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Update on Paid Family Leave for D.C. Employers – Draft Benefit Regulations & Resources Now Available


The D.C. Department of Employment Services (DOES) began collecting employer contributions toward the D.C. Universal Paid Leave (UPL) Implementation Fund—in the form of a mandatory 0.62 percent quarterly payroll tax on the value of covered employees’ total wages—on July 1, 2019. DOES began collecting a second installment of the tax, covering wages paid during the July 1-September 30 quarter, on October 1, 2019.  

New Benefit Regulations – Highlights for Nonprofit Employers

Employer contributions will be used to fund District-provided paid family and medical leave benefits beginning July 1, 2020. In early August, DOES released its first draft regulations confirming and clarifying how UPL benefits will be administered. Key takeaways from the regulations for nonprofit employers include:

Scope of Benefits: As previously established, UPL will provide workers with up to eight weeks of paid leave to bond with a new child (including fostered and adopted children); six weeks to care for family members with a serious health condition; and two weeks to care for their own serious health conditions.

An employee can take a mix of different leave types throughout the year and can take leave in either continuous or planned, intermittent periods, but can only claim a combined total of eight weeks of leave benefits in any 52-week period.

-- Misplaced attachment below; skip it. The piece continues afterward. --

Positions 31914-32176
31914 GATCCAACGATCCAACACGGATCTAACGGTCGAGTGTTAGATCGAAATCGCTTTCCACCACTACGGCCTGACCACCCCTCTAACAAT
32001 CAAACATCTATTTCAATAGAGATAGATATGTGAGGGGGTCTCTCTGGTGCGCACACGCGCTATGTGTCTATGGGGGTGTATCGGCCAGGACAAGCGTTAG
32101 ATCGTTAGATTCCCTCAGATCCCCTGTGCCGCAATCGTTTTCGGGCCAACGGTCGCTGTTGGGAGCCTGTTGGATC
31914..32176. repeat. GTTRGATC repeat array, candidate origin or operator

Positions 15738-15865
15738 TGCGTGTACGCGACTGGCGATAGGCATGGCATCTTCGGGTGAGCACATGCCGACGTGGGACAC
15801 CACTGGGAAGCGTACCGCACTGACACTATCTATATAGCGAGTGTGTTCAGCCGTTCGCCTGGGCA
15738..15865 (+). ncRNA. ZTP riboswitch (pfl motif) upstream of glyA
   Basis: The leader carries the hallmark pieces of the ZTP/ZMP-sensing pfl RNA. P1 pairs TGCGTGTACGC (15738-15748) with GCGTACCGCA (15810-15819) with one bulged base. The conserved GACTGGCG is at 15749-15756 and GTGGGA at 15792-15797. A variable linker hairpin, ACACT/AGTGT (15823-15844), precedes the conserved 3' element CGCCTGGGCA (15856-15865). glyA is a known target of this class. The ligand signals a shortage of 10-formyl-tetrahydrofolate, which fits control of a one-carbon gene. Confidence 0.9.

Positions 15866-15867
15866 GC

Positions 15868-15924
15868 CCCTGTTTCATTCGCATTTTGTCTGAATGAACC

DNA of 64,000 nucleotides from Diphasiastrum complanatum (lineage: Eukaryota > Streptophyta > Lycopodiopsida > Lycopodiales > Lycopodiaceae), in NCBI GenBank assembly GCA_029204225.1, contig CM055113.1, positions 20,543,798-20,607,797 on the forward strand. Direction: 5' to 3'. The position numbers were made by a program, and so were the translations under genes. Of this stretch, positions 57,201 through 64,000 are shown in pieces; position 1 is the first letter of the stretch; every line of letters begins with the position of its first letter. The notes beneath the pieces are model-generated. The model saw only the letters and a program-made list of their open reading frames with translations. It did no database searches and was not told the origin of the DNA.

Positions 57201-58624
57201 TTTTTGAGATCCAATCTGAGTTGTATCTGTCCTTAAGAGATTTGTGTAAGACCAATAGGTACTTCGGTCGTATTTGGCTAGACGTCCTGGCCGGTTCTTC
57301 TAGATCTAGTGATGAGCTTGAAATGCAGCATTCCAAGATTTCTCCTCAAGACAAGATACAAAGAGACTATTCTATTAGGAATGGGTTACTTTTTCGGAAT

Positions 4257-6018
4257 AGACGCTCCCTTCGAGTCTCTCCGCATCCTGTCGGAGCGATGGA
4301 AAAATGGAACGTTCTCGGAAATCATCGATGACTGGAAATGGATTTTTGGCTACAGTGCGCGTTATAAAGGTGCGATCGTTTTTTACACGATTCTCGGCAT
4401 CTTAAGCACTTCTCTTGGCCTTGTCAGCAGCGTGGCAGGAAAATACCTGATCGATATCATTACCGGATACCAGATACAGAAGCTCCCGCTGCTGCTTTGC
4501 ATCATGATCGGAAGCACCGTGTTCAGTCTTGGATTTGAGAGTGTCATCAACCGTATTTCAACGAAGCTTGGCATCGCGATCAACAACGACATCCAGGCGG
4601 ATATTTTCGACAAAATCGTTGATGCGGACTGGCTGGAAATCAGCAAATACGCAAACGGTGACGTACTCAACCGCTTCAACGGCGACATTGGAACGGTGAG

The first leave request within a 52-week period is also subject to a seven-day waiting period against which no benefits can be claimed, but which also does not count against an employee’s paid leave allowance. For example, an employee claiming benefits for the first time following the birth of a child will not receive paid leave benefits covering the first seven days after the child’s birth, even though the employee is allowed to be on leave from work during that period. DOES will then allow the employee to claim a subsequent eight weeks of paid parental leave once the waiting period expires, effectively allowing the employee to be out of work for a total of nine weeks. Once an employee triggers a seven-day waiting period, subsequent leave events within the next 52-week period will not trigger another waiting period.

The actual benefit amount is calculated based on a worker’s average weekly wage in the last five calendar quarters and does not provide 100 percent wage replacement. Instead, the maximum wage replacement level is 90 percent (for those earning up to 1.5 times the D.C. minimum wage) with a cap at $1,000 per week.

District-Managed Process: The regulations confirm that DOES will control the process of applying for, adjudicating, and paying leave benefits. Specifically, DOES will create an online portal or other platform which employees can use to apply for leave benefits. Employees will submit benefit applications to DOES after a qualifying leave event occurs and will be required to provide supporting documentation depending on the leave type requested (e.g. birth records, medical certifications, etc.). DOES claims examiners will adjudicate each claim and, if approved, DOES will pay benefits directly to employees. Employees with denied claims can appeal to DOES or the D.C. Office of Administrative Hearings.